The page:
Tony:
So, just to kind of clarify, what you guys are saying is that there are people who exist that are willing to take the money that they’ve earned and give it to someone else so that that person can then go invest in real estate, and all that person has to do is pay the first person back. That’s a thing that happens in the world today.

Alex:
All the time.

Beth:
Absolutely. I mean, BiggerPockets, everywhere you talk about it, it talks about other people’s money, right? Well, where are the other people in OPM? And they do exist out there.

Ashley:
Okay. So, let’s start to tailor this for rookie investors. You’re a rookie investor and maybe your ears picked up like, “Okay, I don’t have money. Maybe this is the way I can find money.” As a rookie, a new investor, how do you find the people like you, those other people? What are some steps they can take?

Alex:
I would say the first slices is realistically is going to your local meetup or local REIA event and just participating. That could be in virtual events. They get together at a micro brewery, coffee shop, whatever it is because a lot of times the private lenders like we are talking about today are not going to come forward with a formalized rate and term sheet. We’re a little more on the lurker side of life, not creepy, but we’re paying attention to who’s in our market and what they’re doing and how they’re doing it.
So, I would say showing up consistently and just talking about your business plan, if you know your numbers, “Hey, I’m looking for three-bedroom, two-bathroom homes in this city for this price range, and I plan on doing moderate rehabs,” and that gives everybody in your network a good idea of what you’re looking to buy. So, if you have also happen to have wholesalers in the room, they know, “Oh, wait a minute. I just heard this person say they want three twos in this city with this purchase price,” and anybody that has capital in the room also would be like, “Oh, okay. Well, I’m interested in lending in that city too.” So, it ends up being a point where you have to build your network.

Tony:
Beth, what about for you? What advice do you have for new folks that are looking to find those private money lenders?

Beth:
Yeah, I completely agree with Alex. I think it’s going to become more of a local network type of thing and not looking at the national level for private lenders. There’s a saying that people don’t care about what you know until they know that you care. So, lead in with personal relationships first. Always talk about the kind of work that you’re doing, and the more that you share about that, the more that people will become interested and want to know more and perhaps maybe invest in you and the projects.

Ashley:
A common question that Tony and I received often and I’m sure a lot of other investors get too is if they do have somebody that is willing to lend to them privately, the question that we get asked is how do I structure it, what is the correct way to structure it? And there’s no correct way, but what advice can you give to someone to here’s a starting point as to the first offer to have them put together some kind of deal? Do you have any advice or tips for that as how they should even approach the person with an offer, or do you just leave it up to the private lender to tell you what their terms are?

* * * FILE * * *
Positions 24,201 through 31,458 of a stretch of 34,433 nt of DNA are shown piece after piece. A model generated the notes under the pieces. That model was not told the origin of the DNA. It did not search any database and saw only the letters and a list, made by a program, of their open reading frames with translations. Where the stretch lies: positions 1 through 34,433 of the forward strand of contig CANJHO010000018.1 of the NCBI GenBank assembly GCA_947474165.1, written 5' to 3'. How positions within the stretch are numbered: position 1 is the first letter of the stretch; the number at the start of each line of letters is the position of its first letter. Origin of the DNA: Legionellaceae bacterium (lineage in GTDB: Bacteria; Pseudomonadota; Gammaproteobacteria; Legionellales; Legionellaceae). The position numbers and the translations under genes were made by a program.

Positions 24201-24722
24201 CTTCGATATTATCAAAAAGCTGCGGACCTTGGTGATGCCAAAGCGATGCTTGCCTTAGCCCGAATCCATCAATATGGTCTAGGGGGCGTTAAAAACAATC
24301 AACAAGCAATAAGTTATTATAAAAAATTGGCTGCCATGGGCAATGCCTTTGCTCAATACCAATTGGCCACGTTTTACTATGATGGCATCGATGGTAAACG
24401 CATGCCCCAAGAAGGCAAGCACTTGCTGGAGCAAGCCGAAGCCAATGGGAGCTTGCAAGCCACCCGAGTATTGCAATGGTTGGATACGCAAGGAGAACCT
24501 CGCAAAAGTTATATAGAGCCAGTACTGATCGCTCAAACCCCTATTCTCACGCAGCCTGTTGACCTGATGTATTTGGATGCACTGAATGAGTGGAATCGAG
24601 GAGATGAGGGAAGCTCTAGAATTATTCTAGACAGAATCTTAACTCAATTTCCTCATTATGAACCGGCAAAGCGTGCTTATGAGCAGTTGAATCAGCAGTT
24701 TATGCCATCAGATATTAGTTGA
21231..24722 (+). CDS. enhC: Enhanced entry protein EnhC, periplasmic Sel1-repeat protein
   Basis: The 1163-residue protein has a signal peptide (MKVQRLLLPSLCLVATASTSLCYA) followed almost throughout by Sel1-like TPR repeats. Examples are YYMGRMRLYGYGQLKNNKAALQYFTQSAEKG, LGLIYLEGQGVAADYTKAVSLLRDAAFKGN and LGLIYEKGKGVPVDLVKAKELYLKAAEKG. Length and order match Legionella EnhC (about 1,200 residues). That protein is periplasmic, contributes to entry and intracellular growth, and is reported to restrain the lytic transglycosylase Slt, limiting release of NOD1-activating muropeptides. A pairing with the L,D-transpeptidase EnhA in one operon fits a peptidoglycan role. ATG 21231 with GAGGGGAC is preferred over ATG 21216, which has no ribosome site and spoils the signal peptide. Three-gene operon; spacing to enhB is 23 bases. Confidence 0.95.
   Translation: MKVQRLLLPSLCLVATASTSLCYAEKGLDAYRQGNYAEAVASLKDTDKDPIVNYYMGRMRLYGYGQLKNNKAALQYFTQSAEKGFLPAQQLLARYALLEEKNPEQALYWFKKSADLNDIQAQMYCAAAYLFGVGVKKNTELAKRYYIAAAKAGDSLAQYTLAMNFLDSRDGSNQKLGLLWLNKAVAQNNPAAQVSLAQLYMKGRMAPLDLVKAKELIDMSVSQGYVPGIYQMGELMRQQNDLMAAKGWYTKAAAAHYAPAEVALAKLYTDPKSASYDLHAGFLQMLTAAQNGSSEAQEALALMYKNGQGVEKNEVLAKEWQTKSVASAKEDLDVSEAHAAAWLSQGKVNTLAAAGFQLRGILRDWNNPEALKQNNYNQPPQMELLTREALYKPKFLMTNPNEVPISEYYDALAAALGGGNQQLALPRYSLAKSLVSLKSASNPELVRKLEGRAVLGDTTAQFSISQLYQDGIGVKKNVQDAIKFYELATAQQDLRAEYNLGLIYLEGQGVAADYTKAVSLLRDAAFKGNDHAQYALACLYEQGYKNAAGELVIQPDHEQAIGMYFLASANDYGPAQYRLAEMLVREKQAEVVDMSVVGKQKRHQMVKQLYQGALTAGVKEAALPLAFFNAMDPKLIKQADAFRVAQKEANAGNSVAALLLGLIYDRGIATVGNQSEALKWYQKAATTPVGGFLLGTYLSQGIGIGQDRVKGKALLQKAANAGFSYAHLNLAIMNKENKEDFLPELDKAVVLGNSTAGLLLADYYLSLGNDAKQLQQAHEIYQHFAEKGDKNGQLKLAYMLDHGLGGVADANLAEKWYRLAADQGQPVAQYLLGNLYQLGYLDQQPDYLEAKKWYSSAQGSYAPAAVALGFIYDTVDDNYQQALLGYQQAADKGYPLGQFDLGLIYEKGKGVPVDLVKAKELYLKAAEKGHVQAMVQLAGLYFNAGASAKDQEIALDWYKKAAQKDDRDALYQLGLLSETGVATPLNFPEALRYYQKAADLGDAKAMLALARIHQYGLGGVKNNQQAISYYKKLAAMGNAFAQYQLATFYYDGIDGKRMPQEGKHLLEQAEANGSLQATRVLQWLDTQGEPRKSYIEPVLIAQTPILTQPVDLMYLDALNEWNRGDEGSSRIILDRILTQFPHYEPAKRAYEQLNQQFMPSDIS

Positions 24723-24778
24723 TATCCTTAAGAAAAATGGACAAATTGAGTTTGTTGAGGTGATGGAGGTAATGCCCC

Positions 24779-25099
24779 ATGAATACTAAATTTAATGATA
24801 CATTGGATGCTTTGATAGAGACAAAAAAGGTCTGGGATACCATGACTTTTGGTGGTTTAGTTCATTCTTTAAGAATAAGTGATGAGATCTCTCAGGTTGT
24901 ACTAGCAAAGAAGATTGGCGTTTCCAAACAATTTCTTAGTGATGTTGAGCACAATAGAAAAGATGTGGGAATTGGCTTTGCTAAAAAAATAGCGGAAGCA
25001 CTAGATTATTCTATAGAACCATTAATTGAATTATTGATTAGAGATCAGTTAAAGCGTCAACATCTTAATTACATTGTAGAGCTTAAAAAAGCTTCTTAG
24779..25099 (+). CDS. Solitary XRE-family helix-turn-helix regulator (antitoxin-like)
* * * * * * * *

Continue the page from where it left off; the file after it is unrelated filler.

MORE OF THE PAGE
Alex:
I would say it kind of goes both ways. Private lending in the way we are talking about private lending is very much a relationship model. So, not necessarily this is it. There are some guidelines. Legally, we have to stay within these certain guidelines, but for the most part, it’s not this is hard and fast, this is everything we do, it’s two points for origination, 10% annualized rate. It’s really going to matter on the property, the person, just the deal as a whole.
But I would say having that discussion early on of what they lend on because for example, some private lenders might not lend on multifamily. They will be only single-family home investors. So, getting a real clear idea what they’re willing to lend on will be a great starting point and then specifically how you can protect them. So, if you are an active investor and you’re asking someone to send you $100,000 and everything’s going to run through closing. So just to be clear, no one’s exchanging money outside of closing, but you’re going to send $100,000 to this closing company and just kind of hope and pray this person performs like they’re saying.
So you can have a conversation with them and say, “Hey, this is how I’m going to protect you in the deal. You’ll be in the first lien position or first mortgage, first deed of trust, whatever it happens to be in your state. I’m going to have adequate hazard insurance. I’m going to get lenders title insurance. We’ll have a legal professional that’s knowledgeable in lending draw up the documentation.” So, when you start talking to them about all these ways that as an active investor I’m going to protect your money as a lender to me, that usually really kind of helps calm the fears of that potential new lender because they’re like, “Oh, okay. Well, I hadn’t even thought about that. I’m glad you thought about that.”

Ashley: